There are so many mortgage products on the market, it’s hard to keep all of the options straight. Reverse mortgages are one of the options that are a bit of a mystery to most people. This guide will provide an enlightening overview as to what reverse mortgages are, the options you can choose from and requirements for qualifying.
What is a Reverse Mortgage?
Once you reach a certain age, financial planning takes on a whole new meaning. Suddenly, you’re signing up for Medicare and thinking of ways you can cut back to get by on a reduced retirement income. One of those options is a reverse mortgage.
Reverse mortgages are available to homeowners who are 62 or older. A reverse mortgage allows the homeowner to access a portion of their equity while still living in their home. The money you receive from a reverse mortgage won’t have to be repaid until you sell your home or pass away.
Funds from a reverse mortgage can be used to pay off your remaining mortgage, medical bills, and other expenses. You can also use the money as a nest egg for retirement.
It should be noted that there is a downside to reverse mortgages. Taking out the equity in your home will reduce your assets. For many people, having the cash on hand with fewer expenses outweighs the asset reduction.
Requirements for Securing a Reverse Mortgage
Like all mortgages, a reverse mortgage has specific requirements that must be met before receiving approval. There are four key requirements:
As noted above, reverse mortgages are only offered to homeowners that are 62 or older.
In order to qualify for a reverse mortgage, you must own your home outright or have a low balance on the traditional mortgage. A portion of the equity must be used to pay off the remaining balance. Your home must also be in good condition to qualify.
There are many ways to maximize the profitability of rental properties but, unfortunately, a reverse mortgage isn’t one of them. Reverse mortgages can only be used on a primary residence.
Property Taxes and Insurance
Homeowners will still be required to pay their annual property taxes and monthly home insurance premiums.
Beyond the requirements above you’ll also have to meet with a certified counselor if you get a home equity conversion mortgage (see below), which is a reverse mortgage that’s FHA insured. There are also a few limitations to be aware of before signing on the dotted line. Lenders will set maximums for the amount of equity that can be tapped so keep that in mind when you’re projecting income and expenses.
If you live with someone else – a spouse, sibling or partner – it’s best to enter the reverse mortgage as co-borrowers. That way one of you can continue living in the home even if the other moves out or passes away.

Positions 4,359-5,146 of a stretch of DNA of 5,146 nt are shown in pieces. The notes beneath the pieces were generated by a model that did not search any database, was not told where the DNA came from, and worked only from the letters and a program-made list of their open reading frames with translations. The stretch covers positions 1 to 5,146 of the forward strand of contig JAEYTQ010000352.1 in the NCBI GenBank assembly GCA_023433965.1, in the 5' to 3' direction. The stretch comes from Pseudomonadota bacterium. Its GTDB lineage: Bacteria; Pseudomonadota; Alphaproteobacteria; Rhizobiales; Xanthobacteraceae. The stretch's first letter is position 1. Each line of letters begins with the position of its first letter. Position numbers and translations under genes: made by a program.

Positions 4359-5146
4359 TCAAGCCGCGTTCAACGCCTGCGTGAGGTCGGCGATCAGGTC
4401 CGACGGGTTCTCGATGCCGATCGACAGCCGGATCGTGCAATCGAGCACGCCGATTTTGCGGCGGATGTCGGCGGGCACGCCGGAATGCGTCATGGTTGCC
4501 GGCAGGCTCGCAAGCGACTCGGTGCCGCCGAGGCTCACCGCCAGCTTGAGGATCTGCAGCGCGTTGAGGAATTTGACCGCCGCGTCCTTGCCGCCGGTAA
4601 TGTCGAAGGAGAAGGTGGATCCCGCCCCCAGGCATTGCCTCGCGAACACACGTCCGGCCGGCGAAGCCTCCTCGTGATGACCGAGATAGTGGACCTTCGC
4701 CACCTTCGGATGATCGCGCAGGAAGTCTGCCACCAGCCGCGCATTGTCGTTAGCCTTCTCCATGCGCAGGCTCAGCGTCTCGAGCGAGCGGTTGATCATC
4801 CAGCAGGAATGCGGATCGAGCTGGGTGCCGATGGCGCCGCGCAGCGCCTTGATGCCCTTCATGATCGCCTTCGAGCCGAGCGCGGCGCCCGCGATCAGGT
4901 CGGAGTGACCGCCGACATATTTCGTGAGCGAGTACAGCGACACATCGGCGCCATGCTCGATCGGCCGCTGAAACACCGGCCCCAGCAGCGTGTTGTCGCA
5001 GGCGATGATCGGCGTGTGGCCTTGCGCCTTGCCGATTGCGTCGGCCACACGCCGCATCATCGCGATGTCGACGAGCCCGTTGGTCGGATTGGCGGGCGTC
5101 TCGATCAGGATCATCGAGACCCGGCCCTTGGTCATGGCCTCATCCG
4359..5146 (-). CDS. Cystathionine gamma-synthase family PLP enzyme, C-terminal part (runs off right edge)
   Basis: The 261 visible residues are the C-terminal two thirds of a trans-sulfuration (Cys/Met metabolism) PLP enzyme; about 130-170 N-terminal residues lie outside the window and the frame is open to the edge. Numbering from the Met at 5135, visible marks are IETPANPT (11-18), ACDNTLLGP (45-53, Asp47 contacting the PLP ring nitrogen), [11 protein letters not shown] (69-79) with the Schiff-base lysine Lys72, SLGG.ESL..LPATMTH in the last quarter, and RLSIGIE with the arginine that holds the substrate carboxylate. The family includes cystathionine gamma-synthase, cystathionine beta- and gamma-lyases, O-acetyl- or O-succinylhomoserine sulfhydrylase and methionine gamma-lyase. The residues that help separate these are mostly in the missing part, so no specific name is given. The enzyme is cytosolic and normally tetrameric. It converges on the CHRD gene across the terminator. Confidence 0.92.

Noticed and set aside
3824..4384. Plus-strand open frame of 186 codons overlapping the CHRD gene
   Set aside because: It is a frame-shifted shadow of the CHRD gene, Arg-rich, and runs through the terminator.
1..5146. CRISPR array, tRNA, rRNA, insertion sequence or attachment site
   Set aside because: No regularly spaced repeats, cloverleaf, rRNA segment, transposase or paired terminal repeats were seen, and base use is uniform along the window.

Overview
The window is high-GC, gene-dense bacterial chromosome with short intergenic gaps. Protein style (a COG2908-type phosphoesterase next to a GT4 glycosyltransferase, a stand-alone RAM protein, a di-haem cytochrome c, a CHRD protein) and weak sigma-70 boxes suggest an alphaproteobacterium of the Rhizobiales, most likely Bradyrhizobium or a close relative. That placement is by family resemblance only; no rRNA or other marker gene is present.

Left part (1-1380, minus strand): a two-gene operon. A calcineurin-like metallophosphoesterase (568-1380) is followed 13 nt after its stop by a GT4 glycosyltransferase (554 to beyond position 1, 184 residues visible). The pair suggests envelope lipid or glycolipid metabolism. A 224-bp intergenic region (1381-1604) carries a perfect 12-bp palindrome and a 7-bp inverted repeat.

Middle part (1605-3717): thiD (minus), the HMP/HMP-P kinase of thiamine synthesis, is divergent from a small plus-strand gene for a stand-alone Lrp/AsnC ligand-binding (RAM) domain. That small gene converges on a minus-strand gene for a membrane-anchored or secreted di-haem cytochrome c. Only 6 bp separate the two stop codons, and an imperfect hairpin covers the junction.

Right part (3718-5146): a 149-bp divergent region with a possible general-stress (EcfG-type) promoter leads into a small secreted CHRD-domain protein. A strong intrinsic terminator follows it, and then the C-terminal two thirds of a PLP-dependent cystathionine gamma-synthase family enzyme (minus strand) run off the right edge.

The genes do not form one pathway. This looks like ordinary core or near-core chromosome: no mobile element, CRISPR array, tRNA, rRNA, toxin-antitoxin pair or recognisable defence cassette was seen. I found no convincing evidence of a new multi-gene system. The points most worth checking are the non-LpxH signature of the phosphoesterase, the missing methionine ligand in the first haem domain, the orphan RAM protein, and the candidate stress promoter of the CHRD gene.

There’s also one other caveat homeowners may want to consider. The equity from a reverse mortgage can also be used to buy another primary residence. If you want to downsize to a less expensive, more manageable home a reverse mortgage can be one way of doing that. Using a reverse mortgage this way will help you maintain the real estate assets you’ve built over the years.
Reverse Mortgage Options
No loan product is cookie cutter given all the variables involved. Reverse mortgages are no exception. They come in all shapes and sizes, but there are three types of reverse mortgages to familiarize yourself with:
Single-purpose reverse mortgages. This is the most cost effective reverse mortgage. However, availability is limited in some areas. Single-purpose reverse mortgages are offered by government agencies and non-profits for a specific reason. The lender is the one who gets to decide what the equity funds can be used for, such as paying for home repairs or tax liens.
Proprietary reverse mortgages. A proprietary reverse mortgage is a private loan that’s backed by the lender that services the loan. This option is used primarily by homeowners that have a large amount of equity to tap into. Homeowners with a high-valued home and little to no mortgage often quality for significantly more by using a proprietary reverse mortgage.
Home Equity Conversion Mortgages (HECMs). These are FHA-backed reverse mortgages with fees that are typically higher than a single-purpose reverse mortgage. There is no specific income requirement and you’ll get to choose from a number of repayment options. Another plus is having the ability to live in a place other than your home for up to 12 consecutive months before the loan would need to be repaid. However, the lender can require you to sit funds aside for things like property taxes as a part of the agreement.